Joanne Wilson is a power woman. People in the New York startup world know Joanne as a prolific, hands-on, involved angel investor and a mentor of early stage startups. What sets Joanne apart really is that she puts her money where her mouth is. Joanne has invested in over 40 early stage companies so far, 75% of which are in women-led businesses. Her investments include successful companies like Blue Bottle Coffee, Food52, Nestio, TaxiTreats, DailyWorth, Kitchensurfing and Curbed.
Joanne is also a very popular blogger. Millions of people from different parts of the world connect with Joanne everyday through her blog. She has been blogging daily since the last 10 years, she writes about all things she is passionate about – technology entrepreneurship, women in tech and entrepreneurship, angel investing, books, world travel and food. Joanne is the quintessential example of a modern woman who is not afraid to call the shots and command her own life.
We at HerStory had the pleasure of catching up with Joanne Wilson. Let us find out more about her thoughts on women in entrepreneurship and why she is excited about investing in women.
Below are edited excerpts from the interview:
HS: You have been blogging everyday for the last 10 years. What keeps you going?
JW: Writing is a great practice. It makes thinking clear. Blogging has been the foundation of my career in the last 10 years. I have been very disciplined since childhood, and that helps sticking to the routine.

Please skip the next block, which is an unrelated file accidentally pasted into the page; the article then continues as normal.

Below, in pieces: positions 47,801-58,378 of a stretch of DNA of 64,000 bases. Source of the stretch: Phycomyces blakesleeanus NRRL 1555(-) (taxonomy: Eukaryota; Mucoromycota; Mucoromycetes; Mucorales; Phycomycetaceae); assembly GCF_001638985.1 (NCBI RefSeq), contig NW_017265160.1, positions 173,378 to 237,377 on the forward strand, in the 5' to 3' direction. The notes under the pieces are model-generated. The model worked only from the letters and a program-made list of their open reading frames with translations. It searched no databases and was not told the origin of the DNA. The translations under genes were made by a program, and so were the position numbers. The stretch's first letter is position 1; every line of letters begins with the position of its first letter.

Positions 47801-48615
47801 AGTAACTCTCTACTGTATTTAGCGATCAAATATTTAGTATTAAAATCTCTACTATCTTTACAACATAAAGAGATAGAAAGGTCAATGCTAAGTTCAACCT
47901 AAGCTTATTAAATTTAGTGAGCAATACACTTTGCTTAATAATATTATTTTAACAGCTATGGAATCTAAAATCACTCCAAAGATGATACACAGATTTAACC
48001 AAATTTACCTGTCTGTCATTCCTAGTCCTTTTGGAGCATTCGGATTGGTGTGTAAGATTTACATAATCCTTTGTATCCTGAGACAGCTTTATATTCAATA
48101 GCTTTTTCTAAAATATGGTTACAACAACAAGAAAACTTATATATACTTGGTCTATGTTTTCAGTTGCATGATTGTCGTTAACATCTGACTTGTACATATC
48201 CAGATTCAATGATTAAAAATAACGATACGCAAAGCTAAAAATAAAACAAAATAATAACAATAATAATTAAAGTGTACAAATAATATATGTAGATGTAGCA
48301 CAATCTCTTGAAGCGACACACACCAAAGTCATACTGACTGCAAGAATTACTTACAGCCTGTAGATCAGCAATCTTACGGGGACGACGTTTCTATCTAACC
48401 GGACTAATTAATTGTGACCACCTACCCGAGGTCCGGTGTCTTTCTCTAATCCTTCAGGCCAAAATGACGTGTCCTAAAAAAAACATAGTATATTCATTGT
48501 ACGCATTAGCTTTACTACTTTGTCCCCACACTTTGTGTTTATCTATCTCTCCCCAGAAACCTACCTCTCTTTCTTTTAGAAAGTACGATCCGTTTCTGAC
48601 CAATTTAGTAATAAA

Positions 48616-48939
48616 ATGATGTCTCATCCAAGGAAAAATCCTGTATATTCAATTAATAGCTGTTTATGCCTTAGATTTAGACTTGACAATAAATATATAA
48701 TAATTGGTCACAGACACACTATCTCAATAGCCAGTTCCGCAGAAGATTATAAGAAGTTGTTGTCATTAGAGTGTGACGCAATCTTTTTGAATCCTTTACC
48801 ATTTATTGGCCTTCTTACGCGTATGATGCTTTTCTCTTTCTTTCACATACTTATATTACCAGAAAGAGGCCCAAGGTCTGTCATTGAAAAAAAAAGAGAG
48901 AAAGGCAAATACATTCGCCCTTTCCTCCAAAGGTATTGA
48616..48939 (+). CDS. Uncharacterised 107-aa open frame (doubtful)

HS: You have had multiple transitions in your career. Tell us a bit about that.
JW: I went through many career transitions before I got to where I am now. At the age of 20, I had started in the retail world. And the retail experience taught me a lot in terms of how to run a business. I ran a business in the garment center. I stayed at home with my kids. I helped my friends build their companies. I got involved with companies in the tech industry. I chaired a non-profit. I have always been interested in growing businesses. I started blogging 10 years ago because I wanted to stay connected to the tech business with hope that it would turn into something. Fast forward, my blog connected me with entrepreneurs and gave me a platform to begin angel investing.
HS: What was your childhood like? How has it shaped you?
JW: I was born in California. We lived in LA and Michigan for some time. My parents got divorced when I was 15 years old, which had a big impact on me. We went from being financially very fine to not being so fine. My mother was an entrepreneur. She raised all of us from the very onset to be completely independent. If we fell off the fence she was there to prop us back up vs any hand holding. I knew it was important to take care of myself and always had three-four jobs starting at the age of 15. I never stopped working until at one point when I had kids. I was determined to never have to worry about someone having to take care of me. I always wanted to command my own life.
HS: About 75% of your investments are in businesses run by women? Was that a conscious decision?